Oct 12, 2006
CSB Team in Apex, NC, Wraps up First Phase of Investigation into EQ North Carolina Hazardous Waste Fire; Interviews Completed, Documents Requested
Washington, DC, October 12, 2006 - An investigation team from the U.S. Chemical Safety Board (CSB) has wrapped up the first phase of its investigation into the fire and explosions which occurred at an EQ North Carolina facility in Apex, NC, the night of October 5, 2006.
During the incident at the hazardous waste facility located near Raleigh, officials called for the evacuation of some 16,000 residents. In the end, approximately 5,000 fled their homes. Several dozen people, including policemen and one firefighter responding to the accident, were taken to a hospital for observation or treatment and released.
In a briefing held at the Apex City Hall today, CSB Lead Investigator Robert Hall said his team has completed its examination of the accident site and completed requested interviews with EQ employees. Other EQ employees may be interviewed at a later date. Mr. Hall said the company is cooperating in the investigation and is expected to produce numerous documents requested by the team, including data on chemical inventories, operations, training, facility design, and past accidents.
The team will examine the frequency and quality of worker training, and federal, state, and local regulatory requirements and whether they have been followed.
Mr. Hall added that his team has interviewed local residents affected by the explosions and fire, as well as public officials including the mayor, fire and police chiefs, and city council members. Mr. Hall praised the town for its "outstanding cooperation" in the CSB investigation, and commended the "very good work" done by firefighters and police in responding to the accident.
Following the late morning briefing, the team returned to Washington, DC, where Mr. Hall said work would continue in analyzing documents and reviewing interview testimony records. He said a decision on whether the agency will conduct a full investigation would be made within two to three weeks. Investigator Hall said the team intends to research the frequency of such incidents in the hazardous waste industry nationwide. The current assessment will proceed with the same effort as a full investigation, pending a decision by the Board on the scope of inquiry, Mr. Hall said.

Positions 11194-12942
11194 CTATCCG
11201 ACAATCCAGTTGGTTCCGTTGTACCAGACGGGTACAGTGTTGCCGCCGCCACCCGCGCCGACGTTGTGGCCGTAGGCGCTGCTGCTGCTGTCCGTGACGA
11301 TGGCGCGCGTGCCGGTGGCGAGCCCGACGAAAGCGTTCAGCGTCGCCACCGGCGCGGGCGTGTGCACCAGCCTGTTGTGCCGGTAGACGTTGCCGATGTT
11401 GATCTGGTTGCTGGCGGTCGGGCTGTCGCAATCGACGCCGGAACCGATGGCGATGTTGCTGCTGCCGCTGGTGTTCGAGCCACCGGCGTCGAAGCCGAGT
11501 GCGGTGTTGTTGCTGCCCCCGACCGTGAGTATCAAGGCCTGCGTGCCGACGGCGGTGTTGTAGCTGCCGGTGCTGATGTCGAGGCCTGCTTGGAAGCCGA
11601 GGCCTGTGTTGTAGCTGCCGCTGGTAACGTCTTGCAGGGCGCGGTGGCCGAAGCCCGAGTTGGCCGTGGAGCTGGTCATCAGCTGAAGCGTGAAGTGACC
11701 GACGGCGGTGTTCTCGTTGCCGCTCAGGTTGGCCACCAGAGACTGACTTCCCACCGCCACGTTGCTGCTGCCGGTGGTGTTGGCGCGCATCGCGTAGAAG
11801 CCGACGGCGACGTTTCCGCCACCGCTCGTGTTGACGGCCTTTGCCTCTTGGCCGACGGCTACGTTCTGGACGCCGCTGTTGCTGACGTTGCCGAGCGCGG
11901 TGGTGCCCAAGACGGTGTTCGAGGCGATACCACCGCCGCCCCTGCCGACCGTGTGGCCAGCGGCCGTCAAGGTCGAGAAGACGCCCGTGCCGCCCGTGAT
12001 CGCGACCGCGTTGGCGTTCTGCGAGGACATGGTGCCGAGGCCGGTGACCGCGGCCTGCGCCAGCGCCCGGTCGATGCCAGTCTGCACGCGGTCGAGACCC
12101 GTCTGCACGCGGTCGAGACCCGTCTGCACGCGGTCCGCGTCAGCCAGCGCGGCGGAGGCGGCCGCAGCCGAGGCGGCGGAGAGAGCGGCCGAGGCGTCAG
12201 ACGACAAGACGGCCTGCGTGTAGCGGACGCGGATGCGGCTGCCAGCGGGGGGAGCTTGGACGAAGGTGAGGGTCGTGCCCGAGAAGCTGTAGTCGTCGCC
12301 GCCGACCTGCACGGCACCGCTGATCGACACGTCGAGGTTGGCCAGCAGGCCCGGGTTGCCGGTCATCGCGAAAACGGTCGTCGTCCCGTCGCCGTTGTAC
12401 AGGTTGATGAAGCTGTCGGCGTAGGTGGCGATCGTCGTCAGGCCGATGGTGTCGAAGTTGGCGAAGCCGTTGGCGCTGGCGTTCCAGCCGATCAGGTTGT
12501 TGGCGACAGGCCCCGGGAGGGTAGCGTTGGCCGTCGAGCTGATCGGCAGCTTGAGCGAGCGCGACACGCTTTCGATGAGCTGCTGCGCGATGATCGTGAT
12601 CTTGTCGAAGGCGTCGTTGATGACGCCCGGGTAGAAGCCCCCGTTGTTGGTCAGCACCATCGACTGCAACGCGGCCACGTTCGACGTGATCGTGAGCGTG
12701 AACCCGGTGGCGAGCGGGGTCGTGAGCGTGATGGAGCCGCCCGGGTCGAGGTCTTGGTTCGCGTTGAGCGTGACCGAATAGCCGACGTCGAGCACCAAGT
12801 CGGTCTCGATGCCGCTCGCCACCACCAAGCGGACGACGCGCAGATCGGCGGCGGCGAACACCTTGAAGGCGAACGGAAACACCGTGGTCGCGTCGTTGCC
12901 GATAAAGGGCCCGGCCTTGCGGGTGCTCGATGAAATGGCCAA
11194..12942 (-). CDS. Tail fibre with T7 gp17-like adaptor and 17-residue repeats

Mr. Hall described the scene of the accident as "a pile of charred debris." There is "not much left" on the site, he said. In the later stages of the fire, industrial firefighters hired by the company brought in heavy equipment to move parts of the building to enter the site because the roof had collapsed. Mr. Hall said that because the overall damage is so extensive, "The cause of the fire may never be known." However, the CSB team will analyze chemical inventory records to determine what materials were involved.
The CSB is an independent federal agency charged with investigating industrial chemical accidents. The agency's board members are appointed by the president and confirmed by the Senate. CSB investigations look into all aspects of chemical accidents, including physical causes such as equipment failure as well as inadequacies in safety management systems, regulations, and industry standards.
The Board does not issue citations or fines but does make safety recommendations to plants, industry organizations, labor groups, and regulatory agencies such as OSHA and EPA. Visit our website, www.csb.gov.
For more information, contact:
Sandy Gilmour 202-261-7614 or cell 202-251-5496; Public Affairs Specialist Jennifer Jones 202-261-3603, or cell 202-577-8448, or Director of Public Affairs Dr. Daniel Horowitz, 202-261-7613, cell 202-441-6074.